Waterloo a la Carte (Complete Wargame)

This game follows on from my Napoleonic hex Grid game adaptation. It addresses the battle of Waterloo in a very simple format using a modification of Worthington Games' Scotland Rising rules. Again, this is in playtest mode so any feedback or comments are welcome.

Counters
Map 
Rules 



9 comments:

paul leeson said...

Hi
These look most interesting I shall give them a try and provide feed back.
Thank you for sharing them.
Paul

paul leeson said...

I have had a go and am impressed. The game mechanics work well and it is a more challenging game than I expected.
I would only seek clarification that advancing infantry can share a hex [at the end of a turn] with friendly artillery as they pass through?
And that even after multiple ‘hits’ by artillery at long range, that there is only one level of disruption ?
I like the retreat option to taking a hit – It’s like regrouping before a second attack!
Keep up the good work and thank you for sharing.
Paul

Old Trousers said...

Hi Paul,

Thanks for playing the game and for letting me know you enjoyed it. It is really difficult testing things out on your own so feedback from others is great to have.

1. I'm still of the view that there should be no stacking at the end of a turn (except for leaders). I think that both sides failed to manage their artillery assets during the battle. Allied artillery fired too early (against orders) and shot off their ammunition to little effect as well as revealing their positions. French artillery was badly handled after the initial grand battery phase and was never manoeuvred into the right position to destroy the allied infantry. Using your artillery in this game should be difficult and well thought out.

2. Yes, there is only one level of disruption, to keep things simple and reduce the need for tracking.

I'm really glad you have given this a go. I see from re-reading the rules that I have a few things to clarify and tweak. I'll look forward to doing that later this year. In the meantime, let me know please if you have any more feedback and I'll have a good think about it!

Cheers

Jay

Peter said...

Hi Jay,
My next project is the Napoleonic period and I like the look of these rules for large battles. I have yet to play them, but they will be my starting point and converted to squares for my gridded 6x4 tabletop.
Cheers, Peter

Old Trousers said...

Hi Peter,

I look forward to seeing what you do with these rules. I based them very closely on Worthington's Scotland Rising (Bannockburn) rules. They are deceptively simple but give a good game.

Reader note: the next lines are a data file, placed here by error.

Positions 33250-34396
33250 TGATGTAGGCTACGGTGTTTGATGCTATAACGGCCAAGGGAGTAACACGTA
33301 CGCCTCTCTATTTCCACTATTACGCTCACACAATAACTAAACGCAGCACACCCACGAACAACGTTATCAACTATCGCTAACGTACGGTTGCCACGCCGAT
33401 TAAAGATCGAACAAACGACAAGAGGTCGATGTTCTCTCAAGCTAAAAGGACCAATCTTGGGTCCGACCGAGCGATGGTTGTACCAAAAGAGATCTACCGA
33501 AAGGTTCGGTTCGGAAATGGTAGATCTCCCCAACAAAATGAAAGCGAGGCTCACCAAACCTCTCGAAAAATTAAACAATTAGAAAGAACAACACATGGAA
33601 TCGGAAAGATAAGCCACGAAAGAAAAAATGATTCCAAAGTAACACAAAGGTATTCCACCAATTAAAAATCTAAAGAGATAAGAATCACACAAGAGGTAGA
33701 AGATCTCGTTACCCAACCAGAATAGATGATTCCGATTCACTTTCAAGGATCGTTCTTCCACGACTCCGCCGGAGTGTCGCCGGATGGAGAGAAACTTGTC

All the best

Jay

Peter said...

Hi Jay,
A quick clarification on the rules please. Artillery shooting at a range 2-3 hexes rolls 2 successful scores on a target unit with a defence of 5. Does this cause 2 disruptions so the target unit has a defence of 3 when attacked again? Or can you only have one level of disruption and the unit would have a defence of 4?
Thanks, Peter

Old Trousers said...

Hi Peter,

I very pleased that you are persevering with these rules in your new project.

Disruption is envisaged as a one off. Disruption cannot be caused twice. So two successful bombardments can only cause one disruption result. Attackers only get a +1 if their target unit is disrupted. I think I may need to add o the rules about this. I also notice I missed out a diagram so will add that to the list!

Hope that helps.

Jay

Peter said...

Hi Jay,
I think I have almost got to the end of the clarifications. Where say two infantry units attack another infantry unit, are the attacks completed in sequence. For example, the first attacking unit rolls their two dice can the target unit make their choice of retreating at this point? Or does the target have to wait for the second unit to attack? So do I roll four dice at once and deal with hits, or roll two lots of two dice, dealing with hits after each two dice rolled?
I am trying these rules with my 19th century image-nations armies (1870 or thereabouts) using free movement rather than hexes or squares.
Thanks again,
Peter

Old Trousers said...

Hi Peter,

I activate and resolve all actions one unit at a time in sequence. Therefore attacks cannot be combined. In your example the first attack is resolved and the defending unit can retreat at that time. This is to encourage phasing of attacks between the various arms.

I look forward to seeing your take on these rules, lots of pictures please!

Cheers

Jay